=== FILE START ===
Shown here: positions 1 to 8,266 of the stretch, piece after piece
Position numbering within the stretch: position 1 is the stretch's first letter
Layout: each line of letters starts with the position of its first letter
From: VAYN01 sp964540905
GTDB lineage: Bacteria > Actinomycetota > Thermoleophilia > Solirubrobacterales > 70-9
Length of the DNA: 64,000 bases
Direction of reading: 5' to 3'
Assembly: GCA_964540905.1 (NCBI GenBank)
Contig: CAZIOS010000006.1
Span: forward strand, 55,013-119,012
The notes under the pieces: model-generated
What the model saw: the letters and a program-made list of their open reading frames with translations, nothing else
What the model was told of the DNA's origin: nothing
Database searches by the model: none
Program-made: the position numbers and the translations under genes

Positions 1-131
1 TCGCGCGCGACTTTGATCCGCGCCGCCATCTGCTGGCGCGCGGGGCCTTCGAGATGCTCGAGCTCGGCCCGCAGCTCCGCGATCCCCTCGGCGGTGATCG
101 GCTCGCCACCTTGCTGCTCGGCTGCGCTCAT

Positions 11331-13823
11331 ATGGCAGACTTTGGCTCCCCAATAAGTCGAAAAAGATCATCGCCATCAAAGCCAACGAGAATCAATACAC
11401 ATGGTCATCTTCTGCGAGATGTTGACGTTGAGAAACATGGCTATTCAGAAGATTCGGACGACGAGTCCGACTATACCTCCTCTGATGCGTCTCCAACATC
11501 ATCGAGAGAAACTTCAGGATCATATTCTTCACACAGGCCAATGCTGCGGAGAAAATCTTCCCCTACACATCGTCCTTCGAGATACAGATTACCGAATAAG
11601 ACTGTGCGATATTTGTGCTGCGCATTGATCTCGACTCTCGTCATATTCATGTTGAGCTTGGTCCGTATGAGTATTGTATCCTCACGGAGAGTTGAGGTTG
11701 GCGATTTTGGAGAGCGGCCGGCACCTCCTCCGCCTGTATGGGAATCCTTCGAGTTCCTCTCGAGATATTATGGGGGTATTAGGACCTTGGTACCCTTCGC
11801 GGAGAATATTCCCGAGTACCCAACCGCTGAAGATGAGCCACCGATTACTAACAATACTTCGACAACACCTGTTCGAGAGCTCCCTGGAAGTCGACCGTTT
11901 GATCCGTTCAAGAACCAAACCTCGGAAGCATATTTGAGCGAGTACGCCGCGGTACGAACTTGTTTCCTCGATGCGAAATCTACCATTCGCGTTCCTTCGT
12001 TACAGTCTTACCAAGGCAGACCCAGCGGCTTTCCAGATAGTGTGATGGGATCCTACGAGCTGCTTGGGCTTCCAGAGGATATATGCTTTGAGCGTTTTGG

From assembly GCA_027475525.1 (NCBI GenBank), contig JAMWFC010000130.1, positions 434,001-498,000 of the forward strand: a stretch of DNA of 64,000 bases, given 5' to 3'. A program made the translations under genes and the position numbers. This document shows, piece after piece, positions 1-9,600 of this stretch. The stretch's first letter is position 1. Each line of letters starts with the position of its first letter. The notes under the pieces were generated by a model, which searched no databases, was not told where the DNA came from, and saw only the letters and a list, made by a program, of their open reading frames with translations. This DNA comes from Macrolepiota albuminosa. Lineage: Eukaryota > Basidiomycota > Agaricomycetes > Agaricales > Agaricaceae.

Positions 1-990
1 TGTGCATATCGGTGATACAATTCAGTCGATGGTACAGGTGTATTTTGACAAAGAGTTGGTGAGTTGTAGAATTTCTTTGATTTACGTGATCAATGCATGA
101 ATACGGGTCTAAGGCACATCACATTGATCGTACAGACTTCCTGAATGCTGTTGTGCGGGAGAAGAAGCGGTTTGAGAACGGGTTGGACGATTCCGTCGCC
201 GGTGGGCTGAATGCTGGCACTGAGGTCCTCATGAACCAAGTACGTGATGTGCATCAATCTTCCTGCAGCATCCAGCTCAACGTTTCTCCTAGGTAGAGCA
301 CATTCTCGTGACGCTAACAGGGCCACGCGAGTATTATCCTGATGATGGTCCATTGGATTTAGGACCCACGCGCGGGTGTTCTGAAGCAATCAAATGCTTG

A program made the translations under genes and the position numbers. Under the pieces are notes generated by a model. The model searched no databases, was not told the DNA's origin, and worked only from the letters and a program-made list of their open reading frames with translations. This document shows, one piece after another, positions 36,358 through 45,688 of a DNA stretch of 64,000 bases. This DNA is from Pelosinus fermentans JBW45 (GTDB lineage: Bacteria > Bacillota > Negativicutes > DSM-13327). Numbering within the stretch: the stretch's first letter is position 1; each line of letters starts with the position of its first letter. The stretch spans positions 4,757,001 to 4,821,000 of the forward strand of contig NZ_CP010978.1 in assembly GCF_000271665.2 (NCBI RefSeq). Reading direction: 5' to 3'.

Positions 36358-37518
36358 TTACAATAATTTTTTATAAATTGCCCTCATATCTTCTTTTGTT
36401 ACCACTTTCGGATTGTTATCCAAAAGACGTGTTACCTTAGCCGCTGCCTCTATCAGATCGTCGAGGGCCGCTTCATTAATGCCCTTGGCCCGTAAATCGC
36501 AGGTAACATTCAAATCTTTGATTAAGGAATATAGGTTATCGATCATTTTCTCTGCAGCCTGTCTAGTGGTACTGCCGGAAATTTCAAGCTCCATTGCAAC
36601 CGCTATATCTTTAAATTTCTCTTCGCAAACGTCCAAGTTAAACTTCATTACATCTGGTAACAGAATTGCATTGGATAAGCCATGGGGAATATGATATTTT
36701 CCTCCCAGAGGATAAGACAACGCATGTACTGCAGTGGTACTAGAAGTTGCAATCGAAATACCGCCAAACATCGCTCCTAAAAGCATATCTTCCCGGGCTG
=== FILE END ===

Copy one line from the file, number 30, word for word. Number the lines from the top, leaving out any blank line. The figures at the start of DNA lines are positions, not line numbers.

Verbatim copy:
1 TGTGCATATCGGTGATACAATTCAGTCGATGGTACAGGTGTATTTTGACAAAGAGTTGGTGAGTTGTAGAATTTCTTTGATTTACGTGATCAATGCATGA